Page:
Supply chain risk management : harnessing organisational culture to optimise the management of risks along the supply chain

Stolte, Terje

May 2014

Thesis or dissertation

© 2014 Terje Stolte. All rights reserved. No part of this publication may be reproduced without the written permission of the copyright holder.

Disruptions to supply chains, whether they are natural, accidental or intentional, are increasingly distorting supply chain performance. Given that such disruptions are unlikely to decrease in the short term, supply chain risk mitigating solutions will play an increasingly significant role in the management of supply chains.

The research acknowledges the existence of a wide range of approaches to mitigate risks across supply chains, yet argues that most approaches are not sustainable or effective if they are not supported by the culture of an organisation.

Whilst the areas of supply chain risk, risk mitigating strategies and organisational culture as topics, have been researched in great levels of depth, it has been identified that the relationship between all three areas and particularly the relationship between organisational culture and supply chain risk management has been largely ignored.

The research argues that the culture of an organisation can be harnessed strategically to enhance the effectiveness of risk management along the supply chain. As part of such approach, businesses need to create an environment in which supply chain risk management is a core facet of business activities and thus the mitigation of risks is more likely to develop naturally.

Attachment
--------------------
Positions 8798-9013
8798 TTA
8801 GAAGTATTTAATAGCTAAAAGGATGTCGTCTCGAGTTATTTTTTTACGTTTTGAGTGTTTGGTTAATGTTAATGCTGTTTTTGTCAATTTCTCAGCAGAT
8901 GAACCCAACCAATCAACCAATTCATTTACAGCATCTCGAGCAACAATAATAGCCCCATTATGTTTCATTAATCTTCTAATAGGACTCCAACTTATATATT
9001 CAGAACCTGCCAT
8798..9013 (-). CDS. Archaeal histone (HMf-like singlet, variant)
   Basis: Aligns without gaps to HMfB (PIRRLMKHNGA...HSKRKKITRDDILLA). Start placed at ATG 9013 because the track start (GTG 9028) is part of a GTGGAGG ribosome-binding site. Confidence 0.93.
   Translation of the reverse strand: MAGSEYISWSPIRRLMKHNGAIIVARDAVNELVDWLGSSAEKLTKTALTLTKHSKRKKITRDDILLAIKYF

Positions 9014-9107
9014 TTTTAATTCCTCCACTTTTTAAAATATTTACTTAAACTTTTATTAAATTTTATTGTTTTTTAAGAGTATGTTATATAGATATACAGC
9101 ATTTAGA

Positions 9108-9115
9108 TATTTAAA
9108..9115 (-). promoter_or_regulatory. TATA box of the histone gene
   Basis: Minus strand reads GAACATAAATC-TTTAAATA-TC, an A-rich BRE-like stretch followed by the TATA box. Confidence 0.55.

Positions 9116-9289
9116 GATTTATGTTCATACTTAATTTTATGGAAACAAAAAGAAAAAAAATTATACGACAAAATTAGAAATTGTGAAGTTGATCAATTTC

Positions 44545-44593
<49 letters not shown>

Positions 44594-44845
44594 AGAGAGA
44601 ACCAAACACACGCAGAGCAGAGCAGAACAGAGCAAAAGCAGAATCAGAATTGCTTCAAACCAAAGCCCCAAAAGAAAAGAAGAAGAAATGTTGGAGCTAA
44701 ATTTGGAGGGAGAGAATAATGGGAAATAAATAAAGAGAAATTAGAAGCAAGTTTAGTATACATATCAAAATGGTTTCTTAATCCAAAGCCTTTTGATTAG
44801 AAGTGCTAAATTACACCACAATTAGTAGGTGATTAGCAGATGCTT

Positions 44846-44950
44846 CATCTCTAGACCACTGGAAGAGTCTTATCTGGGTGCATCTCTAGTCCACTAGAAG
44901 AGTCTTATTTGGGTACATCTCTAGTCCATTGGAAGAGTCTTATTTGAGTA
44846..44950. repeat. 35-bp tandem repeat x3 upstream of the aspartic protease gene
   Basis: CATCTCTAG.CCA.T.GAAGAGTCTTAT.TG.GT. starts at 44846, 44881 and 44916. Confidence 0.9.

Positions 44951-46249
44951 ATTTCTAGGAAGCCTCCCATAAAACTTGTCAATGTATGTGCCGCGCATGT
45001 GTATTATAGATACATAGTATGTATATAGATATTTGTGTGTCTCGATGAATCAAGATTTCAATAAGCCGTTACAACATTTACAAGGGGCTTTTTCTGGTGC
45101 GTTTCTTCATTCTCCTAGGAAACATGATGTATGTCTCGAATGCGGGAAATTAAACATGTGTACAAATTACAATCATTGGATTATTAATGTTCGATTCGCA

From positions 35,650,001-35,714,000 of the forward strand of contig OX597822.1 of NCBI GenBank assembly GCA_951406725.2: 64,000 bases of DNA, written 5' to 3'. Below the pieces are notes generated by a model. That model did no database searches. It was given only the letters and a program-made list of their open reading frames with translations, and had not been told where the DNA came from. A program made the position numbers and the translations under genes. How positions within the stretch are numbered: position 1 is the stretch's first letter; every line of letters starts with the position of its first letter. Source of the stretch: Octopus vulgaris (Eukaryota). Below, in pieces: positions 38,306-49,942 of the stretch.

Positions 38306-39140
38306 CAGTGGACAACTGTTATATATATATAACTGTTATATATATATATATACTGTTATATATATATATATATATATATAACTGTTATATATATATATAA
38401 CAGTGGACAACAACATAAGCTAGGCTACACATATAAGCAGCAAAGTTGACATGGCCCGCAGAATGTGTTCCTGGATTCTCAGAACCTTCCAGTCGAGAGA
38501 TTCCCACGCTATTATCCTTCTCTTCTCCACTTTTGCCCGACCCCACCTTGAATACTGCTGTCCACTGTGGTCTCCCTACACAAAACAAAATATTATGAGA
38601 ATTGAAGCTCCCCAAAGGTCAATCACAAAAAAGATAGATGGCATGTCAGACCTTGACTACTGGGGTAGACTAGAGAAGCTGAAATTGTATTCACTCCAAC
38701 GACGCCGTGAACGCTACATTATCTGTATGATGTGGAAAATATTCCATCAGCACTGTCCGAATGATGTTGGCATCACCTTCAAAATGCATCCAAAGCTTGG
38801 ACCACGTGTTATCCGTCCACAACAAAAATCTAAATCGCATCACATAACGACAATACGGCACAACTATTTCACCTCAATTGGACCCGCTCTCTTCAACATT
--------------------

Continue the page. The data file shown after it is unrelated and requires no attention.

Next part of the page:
The thesis investigates the relationship between different organisational culture types and supply chain risk management, developing theoretical assertions, which outline how different organisational cultures can be harnessed to effectuate a change in supply chain risk management efficiency.

In pursuit of meeting the requirements of the research questions, four leading international organisations with different organisational cultures were researched. Data was collected by way of conducting semi-structured interviews, researcher observation, as well as additional documentation in various forms was collected. Interviews were transcribed and evaluated in conjunction with additional data that was collected during site visits and triangulated by means of researcher observation.

The thesis clearly identifies strong relationships between different organisational cultures and organisational approaches to risk management in the supply chain. Moreover, the research uncovers that some types of organisational cultures are more conducive to managing risks in the supply chain than others. Based on this, the study provides a detailed overview of how traits from different organisational cultures can be harnessed to effectuate a change in an organisation’s approach to risk and risk management in the supply chain.

Business School, The University of Hull
Mogre, Riccardo
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